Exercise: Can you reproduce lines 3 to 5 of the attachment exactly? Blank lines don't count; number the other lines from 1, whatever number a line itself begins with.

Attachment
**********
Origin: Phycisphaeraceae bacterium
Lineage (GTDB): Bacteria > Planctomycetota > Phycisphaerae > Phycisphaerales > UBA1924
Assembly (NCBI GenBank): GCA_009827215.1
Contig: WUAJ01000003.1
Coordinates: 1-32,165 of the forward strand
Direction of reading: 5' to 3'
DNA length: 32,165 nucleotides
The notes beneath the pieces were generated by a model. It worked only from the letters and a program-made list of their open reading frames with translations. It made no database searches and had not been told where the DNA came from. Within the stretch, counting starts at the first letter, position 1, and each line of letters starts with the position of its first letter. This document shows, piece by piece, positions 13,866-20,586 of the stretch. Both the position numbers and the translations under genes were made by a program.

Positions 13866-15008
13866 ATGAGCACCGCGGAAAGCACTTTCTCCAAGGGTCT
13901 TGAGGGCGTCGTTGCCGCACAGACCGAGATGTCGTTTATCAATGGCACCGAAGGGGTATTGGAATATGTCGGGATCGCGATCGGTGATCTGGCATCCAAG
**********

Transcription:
Assembly (NCBI GenBank): GCA_009827215.1
Contig: WUAJ01000003.1
Coordinates: 1-32,165 of the forward strand